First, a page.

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First of a four part feature as we look at the top young players who will grace the eight stadiums in Poland and Ukraine this summer, some will make the final grade for their countries this year but some may not even make the final squads, going to show the growing competition for places in 23-man squads is ever increasing. First up, Group A, consisting of hosts Poland, 2004 winners Greece, Russia and Czech Republic.
Wojciech Szczesny (Arsenal & Poland)
Ok, so most of you know who Szczesny is, he’s become Arsenal’s No.1 over the past 18 months, and has become one of the top goalkeepers in the Premier League. Considering his age, it’s clear to see that Szczesny will be a star for the long-term future, but he’s included in our feature because it will be his first appearance at a major international tournament.
His shot-stopping abilities have kept Arsenal in many games and have saved them many points over the course of the season, and his relaxed personality has even endeared him to fans of other clubs.
Poland face an uphill task to qualify from their group, but not an impossible one. The Czech’s have fallen from grace over time, Russia are unpredictable and Greece do not have much to offer if the World Cup is anything to go by. But if Poland are to qualify from Group A, Szczesny will have a big hand (or two) in whether they do or they don’t.
Robert Lewandowski (Borussia Dortmund & Poland)
At the other end of the pitch, there is a rapidly developing striker who could cause a stir in Europe this summer. Despite being 23, Lewandowski has been around for a few years now and first came to knowledge of the top European teams when at Lech Poznan, scoring 32 goals in 58 games, which was enough for Borussia Dortmund to snap the Pole up in 2010. Since then he’s become a proven goalscorer in the Bundesliga, with 27 goals in just over 60 appearances for Dortmund.
On the international scene, Lewandowski has also impressed, making his Poland debut at just 19 and scoring 13 goals for his country. It is almost certain Lewandowski will lead the line for Poland this summer, and if Szczesny can do the business at one end, Robert could be the man to lead Poland into the knockouts.
Kyriakos Papadopoulos (Schalke 04 & Greece)
It is depressing to think Papadopoulos is younger than me, yet almost certain to play at the European Championships this summer. The defender has impressed many around Europe in the last few years, and whilst at Schalke the 6 foot centre-back has been linked with plenty of top clubs around the continent. He’d only made 12 appearances for Olympiakos when the German side took him on, but Papadopoulos has put in several classy performances for Schalke recently and made his international debut last year.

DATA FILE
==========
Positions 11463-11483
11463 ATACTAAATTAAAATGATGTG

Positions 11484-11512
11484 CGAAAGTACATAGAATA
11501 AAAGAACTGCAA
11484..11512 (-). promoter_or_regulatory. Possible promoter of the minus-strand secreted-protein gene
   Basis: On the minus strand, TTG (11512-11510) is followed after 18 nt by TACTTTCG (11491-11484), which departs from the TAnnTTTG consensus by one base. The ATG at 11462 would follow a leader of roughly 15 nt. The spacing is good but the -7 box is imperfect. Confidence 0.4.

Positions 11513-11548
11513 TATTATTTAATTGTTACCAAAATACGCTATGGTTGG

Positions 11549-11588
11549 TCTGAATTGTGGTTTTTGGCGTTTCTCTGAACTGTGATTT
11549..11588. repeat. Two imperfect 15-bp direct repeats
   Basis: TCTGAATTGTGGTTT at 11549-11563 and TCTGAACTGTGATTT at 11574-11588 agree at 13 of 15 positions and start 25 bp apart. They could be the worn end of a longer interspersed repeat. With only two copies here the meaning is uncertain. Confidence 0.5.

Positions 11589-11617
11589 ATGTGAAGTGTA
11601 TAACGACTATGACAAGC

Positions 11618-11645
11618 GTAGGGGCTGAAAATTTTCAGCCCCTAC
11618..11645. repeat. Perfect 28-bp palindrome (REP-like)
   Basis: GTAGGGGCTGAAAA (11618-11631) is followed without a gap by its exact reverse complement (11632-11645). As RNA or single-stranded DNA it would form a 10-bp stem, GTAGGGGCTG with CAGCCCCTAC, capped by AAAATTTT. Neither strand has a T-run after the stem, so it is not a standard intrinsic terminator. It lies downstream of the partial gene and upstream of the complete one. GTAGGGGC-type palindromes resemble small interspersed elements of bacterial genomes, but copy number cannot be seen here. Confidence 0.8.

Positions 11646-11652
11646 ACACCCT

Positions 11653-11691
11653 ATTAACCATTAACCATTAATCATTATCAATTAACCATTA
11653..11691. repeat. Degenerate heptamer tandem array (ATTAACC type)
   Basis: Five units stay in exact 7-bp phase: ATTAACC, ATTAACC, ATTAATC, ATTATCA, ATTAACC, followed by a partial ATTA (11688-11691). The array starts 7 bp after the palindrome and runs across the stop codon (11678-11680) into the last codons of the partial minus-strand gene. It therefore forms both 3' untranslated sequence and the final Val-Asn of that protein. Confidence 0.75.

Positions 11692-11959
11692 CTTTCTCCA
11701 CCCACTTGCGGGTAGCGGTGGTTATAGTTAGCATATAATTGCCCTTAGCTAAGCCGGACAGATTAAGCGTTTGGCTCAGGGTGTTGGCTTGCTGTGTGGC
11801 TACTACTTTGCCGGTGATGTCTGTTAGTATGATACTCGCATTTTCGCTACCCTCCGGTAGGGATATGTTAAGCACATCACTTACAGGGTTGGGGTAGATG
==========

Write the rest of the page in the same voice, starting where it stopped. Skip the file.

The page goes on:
Despite just seven international caps, Papadopoulos is one of the highest rated defenders in Europe and I’m almost certain he’ll travel to Poland/Ukraine this summer, perhaps his performances will finally guarantee him that move to a bigger club.
Alan Dzagoev (CSKA Moscow & Russia)
Alan Dzagoev is only 21, yet it seems like we’ve heard his name thrown around as a top talent for years. He’s already made over 100 appearances for CSKA Moscow, and wasn’t even 18 when named the best young player of the year in Russia’s top league in 2008. The creative midfielder has been linked with Man United, Real Madrid, AC Milan, Barcelona and almost every other top club in Europe, but he has remained loyal to Moscow for now.
With 18 caps and four goals for Russia, Dzagoev is improving all the time and will no doubt be the cog in Russia’s midfield this summer, with plenty of creativity around him, it could be another successful Euro’s for the Russian side in 2012.
Tomas Necid (CSKA Moscow & Czech Republic)
They must be breeding them well in Moscow, as our final player to watch from Group A also plays for CSKA. Tomas Necid may not be as well known as Dzagoev, but his impact in Russia is just as well-known. The 22-year old started at Slavia Prague and impressed enough for CSKA to buy him in 2009. He has not been prolific in Russia, but 19 goals in 68 games is steady progress for someone who isn’t guaranteed a regular starting place.
He’s got seven in 25 for Czech Republic but has yet to participate in a major tournament, but with Czech Republic struggling for prolific strikers, it would not surprise us to see Necid heavily involved this summer and could be the man to fire his nation to better things in 2012.